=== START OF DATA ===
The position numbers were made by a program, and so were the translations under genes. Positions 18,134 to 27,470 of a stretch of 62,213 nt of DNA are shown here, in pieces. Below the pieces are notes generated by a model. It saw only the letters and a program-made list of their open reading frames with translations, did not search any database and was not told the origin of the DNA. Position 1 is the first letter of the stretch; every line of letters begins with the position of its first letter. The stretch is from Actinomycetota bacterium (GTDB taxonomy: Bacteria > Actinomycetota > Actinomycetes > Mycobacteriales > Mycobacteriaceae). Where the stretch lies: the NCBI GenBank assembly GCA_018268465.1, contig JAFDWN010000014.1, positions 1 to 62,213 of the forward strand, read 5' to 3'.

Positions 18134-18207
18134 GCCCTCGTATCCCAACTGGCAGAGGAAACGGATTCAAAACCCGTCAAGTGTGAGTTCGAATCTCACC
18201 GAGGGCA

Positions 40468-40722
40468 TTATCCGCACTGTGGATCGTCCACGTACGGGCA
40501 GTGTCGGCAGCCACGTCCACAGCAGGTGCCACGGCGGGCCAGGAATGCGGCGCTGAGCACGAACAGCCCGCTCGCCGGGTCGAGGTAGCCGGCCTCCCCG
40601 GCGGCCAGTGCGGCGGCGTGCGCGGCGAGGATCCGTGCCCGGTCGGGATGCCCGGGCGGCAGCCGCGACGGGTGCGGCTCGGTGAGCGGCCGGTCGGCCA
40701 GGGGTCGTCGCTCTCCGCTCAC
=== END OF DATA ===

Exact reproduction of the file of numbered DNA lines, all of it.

The position numbers were made by a program, and so were the translations under genes. Positions 18,134 to 27,470 of a stretch of 62,213 nt of DNA are shown here, in pieces. Below the pieces are notes generated by a model. It saw only the letters and a program-made list of their open reading frames with translations, did not search any database and was not told the origin of the DNA. Position 1 is the first letter of the stretch; every line of letters begins with the position of its first letter. The stretch is from Actinomycetota bacterium (GTDB taxonomy: Bacteria > Actinomycetota > Actinomycetes > Mycobacteriales > Mycobacteriaceae). Where the stretch lies: the NCBI GenBank assembly GCA_018268465.1, contig JAFDWN010000014.1, positions 1 to 62,213 of the forward strand, read 5' to 3'.

Positions 18134-18207
18134 GCCCTCGTATCCCAACTGGCAGAGGAAACGGATTCAAAACCCGTCAAGTGTGAGTTCGAATCTCACC
18201 GAGGGCA

Positions 40468-40722
40468 TTATCCGCACTGTGGATCGTCCACGTACGGGCA
40501 GTGTCGGCAGCCACGTCCACAGCAGGTGCCACGGCGGGCCAGGAATGCGGCGCTGAGCACGAACAGCCCGCTCGCCGGGTCGAGGTAGCCGGCCTCCCCG
40601 GCGGCCAGTGCGGCGGCGTGCGCGGCGAGGATCCGTGCCCGGTCGGGATGCCCGGGCGGCAGCCGCGACGGGTGCGGCTCGGTGAGCGGCCGGTCGGCCA
40701 GGGGTCGTCGCTCTCCGCTCAC